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Secretaries' Panel Clears Litigation Policy
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The National Litigation Policy which seeks to reverse the trend of government being the biggest litigant has been cleared by a committee of secretaries and will now go to a ministerial panel.
The committee chaired by cabinet secretary Ajit Seth, which met here on Tuesday evening, cleared the Law Ministry proposal.
It has now been referred to a high-powered informal group of ministers comprising Home Minister Rajnath Singh, Finance Minister Arun Jaitley, Transport Minister Nitin Gadkari, Telecom Minister Ravi Shankar Prasad and Law Minister D V Sadananda Gowda, sources in the government told the news agency.
After being approved by the ministers' panel, the National Litigation Policy, 2015 will be sent to the Union cabinet for a final nod.
Soon after the Narendra Modi government came to power in May last year, it had identified reducing government litigations as one of its priorities in a bid to streamline the judicial system of the country.
The proposed policy, which seeks to replace the one brought by the previous UPA government, will bring in a mechanism to reduce government litigation and to make it an efficient and responsible litigant.
The UPA government had launched the policy in 2010 but it could not be implemented in totality. Now, the present government is working on it to reduce the burden of the courts for better deliverance. The policy will help all the Union Ministries and Departments define types of cases to be pursued in courts and those which need to be dropped after review.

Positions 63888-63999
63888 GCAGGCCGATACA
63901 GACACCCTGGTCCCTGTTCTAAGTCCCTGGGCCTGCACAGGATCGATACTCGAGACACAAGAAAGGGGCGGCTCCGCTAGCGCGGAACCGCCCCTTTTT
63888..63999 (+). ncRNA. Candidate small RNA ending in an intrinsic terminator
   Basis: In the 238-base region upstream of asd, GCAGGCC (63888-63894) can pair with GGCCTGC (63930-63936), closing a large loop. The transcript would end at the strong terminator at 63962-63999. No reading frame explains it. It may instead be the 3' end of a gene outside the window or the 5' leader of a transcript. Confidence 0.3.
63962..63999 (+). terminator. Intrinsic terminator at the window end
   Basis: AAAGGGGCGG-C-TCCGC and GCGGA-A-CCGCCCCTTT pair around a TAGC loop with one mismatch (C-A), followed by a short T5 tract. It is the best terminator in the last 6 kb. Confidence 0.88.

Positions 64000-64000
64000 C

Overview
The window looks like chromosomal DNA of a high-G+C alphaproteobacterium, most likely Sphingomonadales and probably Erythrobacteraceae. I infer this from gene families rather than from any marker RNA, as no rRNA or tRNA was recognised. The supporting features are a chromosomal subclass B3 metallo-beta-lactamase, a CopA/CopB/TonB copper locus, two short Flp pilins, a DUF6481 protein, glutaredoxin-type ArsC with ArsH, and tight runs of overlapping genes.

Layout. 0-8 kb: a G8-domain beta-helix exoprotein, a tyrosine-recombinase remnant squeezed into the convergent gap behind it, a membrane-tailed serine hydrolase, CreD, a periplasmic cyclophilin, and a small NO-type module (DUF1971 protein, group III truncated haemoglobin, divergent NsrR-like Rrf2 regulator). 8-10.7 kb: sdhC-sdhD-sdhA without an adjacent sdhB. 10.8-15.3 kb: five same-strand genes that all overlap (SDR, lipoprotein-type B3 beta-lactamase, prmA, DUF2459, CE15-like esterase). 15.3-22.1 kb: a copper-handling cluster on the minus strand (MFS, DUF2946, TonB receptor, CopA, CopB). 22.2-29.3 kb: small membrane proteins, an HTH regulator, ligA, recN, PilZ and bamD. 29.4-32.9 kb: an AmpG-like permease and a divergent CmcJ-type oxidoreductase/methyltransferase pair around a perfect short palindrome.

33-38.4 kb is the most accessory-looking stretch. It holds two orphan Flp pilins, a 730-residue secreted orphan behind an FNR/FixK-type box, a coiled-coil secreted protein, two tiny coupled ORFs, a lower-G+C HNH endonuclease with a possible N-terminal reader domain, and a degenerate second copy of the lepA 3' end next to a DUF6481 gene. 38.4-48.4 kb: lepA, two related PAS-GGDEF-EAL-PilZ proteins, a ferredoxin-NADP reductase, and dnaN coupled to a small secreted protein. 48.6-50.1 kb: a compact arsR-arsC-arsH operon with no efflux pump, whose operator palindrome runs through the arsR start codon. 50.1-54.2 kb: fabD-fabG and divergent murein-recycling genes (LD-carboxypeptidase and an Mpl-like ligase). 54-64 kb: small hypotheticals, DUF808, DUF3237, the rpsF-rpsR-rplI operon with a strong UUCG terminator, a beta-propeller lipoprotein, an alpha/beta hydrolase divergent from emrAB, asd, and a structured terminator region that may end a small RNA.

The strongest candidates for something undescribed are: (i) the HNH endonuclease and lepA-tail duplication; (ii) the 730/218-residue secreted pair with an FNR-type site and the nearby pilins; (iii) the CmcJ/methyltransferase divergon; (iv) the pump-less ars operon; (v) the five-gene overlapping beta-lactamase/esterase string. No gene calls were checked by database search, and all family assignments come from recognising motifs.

The policy suggests a mechanism to reduce filing of cases by or against the government.
The proposed policy also aims to transform government into an institution which does not believe in entering into unnecessary and avoidable litigation by taking appropriate steps at pre-litigation stage itself.
Due to the very high number of pending court cases in different courts, a new policy has become an utmost necessity, a recent presentation made by the Law Ministry before a parliamentary panel had said.
Several members of the consultative committee on law and justice had stressed the need on taking action against government counsel for their "casual approach" during the litigation process and said that a provision be made for submitting the status report of court cases by the nodal officers to the head of departments on a regular basis.
Most of the states have gone ahead with their respective policies based on the 2010 draft of the law ministry.
Though there are no official figures available as of now, law ministry believes that government is a litigant in 46 per cent of the cases in higher judiciary.
57,179 cases were pending in the Supreme Court and 42,17,903 were pending in the 24 high courts at the end of 2011.
The government has also decided to attach law officers to various central ministries to ensure that courts are only approached as a last resort and cases where chances of winning are lean are not pursued.
They will take a "holistic view of litigation" while filing new cases or defending the pending cases.